Injured in Beach Park spill?
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Elliot Olsen is one of the few lawyers in the country with anhydrous ammonia experience. If you or a family member were injured in the Beach Park spill, please call (612) 337-6126 for a free consultation.

Beach Park spill could leave some forever disabled

Some victims of the April 25 Beach Park spill of anhydrous ammonia in northern Illinois might be permanently disabled, officials are saying. Meanwhile, a lawsuit on behalf of five victims was filed Wednesday in Chicago.

It has been more than a month since the Beach Park spill of anhydrous ammonia that sent more than 30 people to the hospital in northern Illinois, and officials are now saying that some of the injured might be permanently disabled.

Thirty-seven people were hospitalized April 25 after anhydrous ammonia leaked from a 2-ton tanker near 29th Street and Green Bay Road in Beach Park, which is about 45 miles north of Chicago along Lake Michigan. First-responders were among seven victims who where admitted in critical condition.

Nearby resident Pamela Burnett told Chicago’s WGN-TV she drove into the cloud because she didn’t realize it was toxic.

“The next thing I know I couldn’t breathe, I was suffocating.” Burnett said. “My eyes were watering … I was just, I was panicking.”

Beach Park spill:
Persistent problems

Officials issued a “shelter-in-place” order to residents who live within a mile of the incident, advising people to stay inside and keep windows closed. Not everyone heard the order, however, and anyone who stepped outside quickly passed out.

Asked how serious injuries could be, Vista Medical Center director Kenji Oyasu said: “Only time will tell.”

Several victims spent as long as a week in intensive care because of the chemical burns to their lungs. Many say they are still ill, and continue to see lung specialists. Some have reported experiencing partial blindness, as well as an inability to speak and persistent lung problems, including coughing.

Beach Park spill:
Lots of questions

Trees and bushes in the area have turned brown, and residents say they are wondering: If this is what the anhydrous ammonia did to the plants, what did it do to their lungs?

Yellow caution tape still surrounds the scene of the Beach Park spill, but since April 25, residents told WGN that they haven’t heard much from officials. Investigators for the Lake County Health Department (LCHD) tested nearby water sources and cautioned people to drink bottled water as a precaution, but the Environmental Protection Agency (EPA) has not been back, according to residents.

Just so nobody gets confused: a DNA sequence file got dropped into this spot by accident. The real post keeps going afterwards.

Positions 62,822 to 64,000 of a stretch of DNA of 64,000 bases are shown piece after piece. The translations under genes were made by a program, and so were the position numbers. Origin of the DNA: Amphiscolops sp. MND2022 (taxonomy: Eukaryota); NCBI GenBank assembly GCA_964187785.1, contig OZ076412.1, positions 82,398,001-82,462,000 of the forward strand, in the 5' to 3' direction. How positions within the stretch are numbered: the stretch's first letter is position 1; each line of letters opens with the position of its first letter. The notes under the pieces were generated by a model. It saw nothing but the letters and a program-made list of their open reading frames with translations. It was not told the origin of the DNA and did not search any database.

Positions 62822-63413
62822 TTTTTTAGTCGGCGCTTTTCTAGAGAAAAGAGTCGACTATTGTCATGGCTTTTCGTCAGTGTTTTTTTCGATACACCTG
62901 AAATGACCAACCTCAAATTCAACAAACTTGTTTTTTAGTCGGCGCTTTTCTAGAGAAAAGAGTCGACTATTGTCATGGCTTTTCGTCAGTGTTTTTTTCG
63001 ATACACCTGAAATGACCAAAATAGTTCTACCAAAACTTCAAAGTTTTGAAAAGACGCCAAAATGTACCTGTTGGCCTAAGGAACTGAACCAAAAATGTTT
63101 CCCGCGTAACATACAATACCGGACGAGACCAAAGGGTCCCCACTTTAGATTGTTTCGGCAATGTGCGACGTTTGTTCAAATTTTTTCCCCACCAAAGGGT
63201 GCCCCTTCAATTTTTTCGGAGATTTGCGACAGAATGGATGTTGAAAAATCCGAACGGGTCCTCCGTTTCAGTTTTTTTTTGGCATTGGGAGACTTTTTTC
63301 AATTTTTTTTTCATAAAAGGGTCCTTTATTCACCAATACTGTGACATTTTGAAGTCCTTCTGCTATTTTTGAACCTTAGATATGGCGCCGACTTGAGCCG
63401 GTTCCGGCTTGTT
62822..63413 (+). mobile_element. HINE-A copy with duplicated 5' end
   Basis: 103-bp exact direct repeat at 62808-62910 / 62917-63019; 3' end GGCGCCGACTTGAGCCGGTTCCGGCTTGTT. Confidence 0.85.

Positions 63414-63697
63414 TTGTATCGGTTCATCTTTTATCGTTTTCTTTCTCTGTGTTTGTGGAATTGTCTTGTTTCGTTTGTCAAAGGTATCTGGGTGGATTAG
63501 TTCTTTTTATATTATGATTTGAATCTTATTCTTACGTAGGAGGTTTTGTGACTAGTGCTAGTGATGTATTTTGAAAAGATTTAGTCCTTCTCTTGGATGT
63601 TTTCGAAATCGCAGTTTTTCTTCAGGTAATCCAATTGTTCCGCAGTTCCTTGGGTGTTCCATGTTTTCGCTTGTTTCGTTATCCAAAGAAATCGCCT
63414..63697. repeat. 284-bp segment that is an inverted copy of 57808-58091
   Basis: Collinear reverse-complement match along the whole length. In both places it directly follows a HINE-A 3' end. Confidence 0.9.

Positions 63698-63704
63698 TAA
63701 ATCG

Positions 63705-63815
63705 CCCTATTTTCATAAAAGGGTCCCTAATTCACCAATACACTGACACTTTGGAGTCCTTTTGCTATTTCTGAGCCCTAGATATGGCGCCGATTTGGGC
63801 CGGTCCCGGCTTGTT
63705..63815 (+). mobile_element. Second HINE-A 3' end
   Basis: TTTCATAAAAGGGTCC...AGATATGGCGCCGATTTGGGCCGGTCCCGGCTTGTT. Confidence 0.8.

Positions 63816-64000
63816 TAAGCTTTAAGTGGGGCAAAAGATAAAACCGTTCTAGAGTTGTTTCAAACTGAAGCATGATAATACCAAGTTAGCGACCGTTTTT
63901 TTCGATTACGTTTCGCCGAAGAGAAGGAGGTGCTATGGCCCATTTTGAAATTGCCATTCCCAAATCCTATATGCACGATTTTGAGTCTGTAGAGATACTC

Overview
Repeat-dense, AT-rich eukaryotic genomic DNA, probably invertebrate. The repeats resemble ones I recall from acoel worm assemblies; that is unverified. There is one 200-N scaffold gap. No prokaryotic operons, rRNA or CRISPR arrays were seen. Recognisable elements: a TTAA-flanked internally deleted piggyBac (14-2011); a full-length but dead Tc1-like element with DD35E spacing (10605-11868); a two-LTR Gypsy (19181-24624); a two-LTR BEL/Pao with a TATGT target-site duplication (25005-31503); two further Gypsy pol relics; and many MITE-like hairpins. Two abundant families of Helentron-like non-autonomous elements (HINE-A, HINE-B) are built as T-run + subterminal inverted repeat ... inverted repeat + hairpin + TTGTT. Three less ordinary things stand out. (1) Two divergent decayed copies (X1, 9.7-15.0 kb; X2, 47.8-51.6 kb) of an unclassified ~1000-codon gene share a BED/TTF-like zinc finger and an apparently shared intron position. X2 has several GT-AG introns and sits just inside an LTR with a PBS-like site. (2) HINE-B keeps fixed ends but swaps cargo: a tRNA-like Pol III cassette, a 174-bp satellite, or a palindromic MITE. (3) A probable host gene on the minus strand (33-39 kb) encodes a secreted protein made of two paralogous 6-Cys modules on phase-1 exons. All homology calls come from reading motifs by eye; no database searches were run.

Investigators for the Centers for Disease Control and Prevention (CDC) returned to the area last week to check on the health of residents. Asked by a WGN reporter about potential long-term effects of exposure to anhydrous ammonia, CDC officials responded that it depends on the severity, length and location of exposure. Small to moderate exposure likely won’t cause long-term effects, but severe exposure could cause permanent conditions such as glaucoma or chronic obstructive pulmonary disorder (COPD).

Beach Park spill:
Lawsuits filed

As hospital bills pile up for some victims, others are wondering how they will pay for the damage done to their property.

“It’s not only my own property, it’s all the neighbors in the area that have been destroyed as well,” Lyle Caldero said.

In many cases, homeowner’s insurance doesn’t cover damage done by a toxic substance. Many residents are waiting for the incident report, but that won’t be released until the National Transportation Safety Board (NTSB) finishes its investigation.

Some, however, have decided not to wait. Five victims are suing the driver who was transporting the anhydrous ammonia as well as the farm that employed him.

In a lawsuit filed Wednesday in Chicago, John Kevek Farms Inc. in Pleasant Prairie, Wisconsin, and Warren Reck, the driver of the tractor, were accused of negligence, negligent training, willful and wanton conduct, ultra-hazardous activity, and public nuisance.

Beach Park spill:
Used for fertilizer

Farmers generally use anhydrous ammonia to fertilize soil. The chemical, however, turns from liquid to gas quickly when it is not under pressure.

A spokesperson for the Illinois Fertilizer and Chemical Association said that in the case of the Beach Park spill, the hose on the tanker apparently was connected, which can produce a dangerous situation. Under Illinois state law, that is not allowed while transporting anhydrous ammonia on public roads.

Illinois has about 28,000 anhydrous ammonia tanks. They are inspected by the Illinois Department of Agriculture annually. On average, there are fewer than 10 leaks a year, according to the Illinois Fertilizer and Chemical Association.


Elliot Olsen has decades of experience representing people harmed by anhydrous ammonia. You can contact him for a free consultation by filling out the following form and submitting it: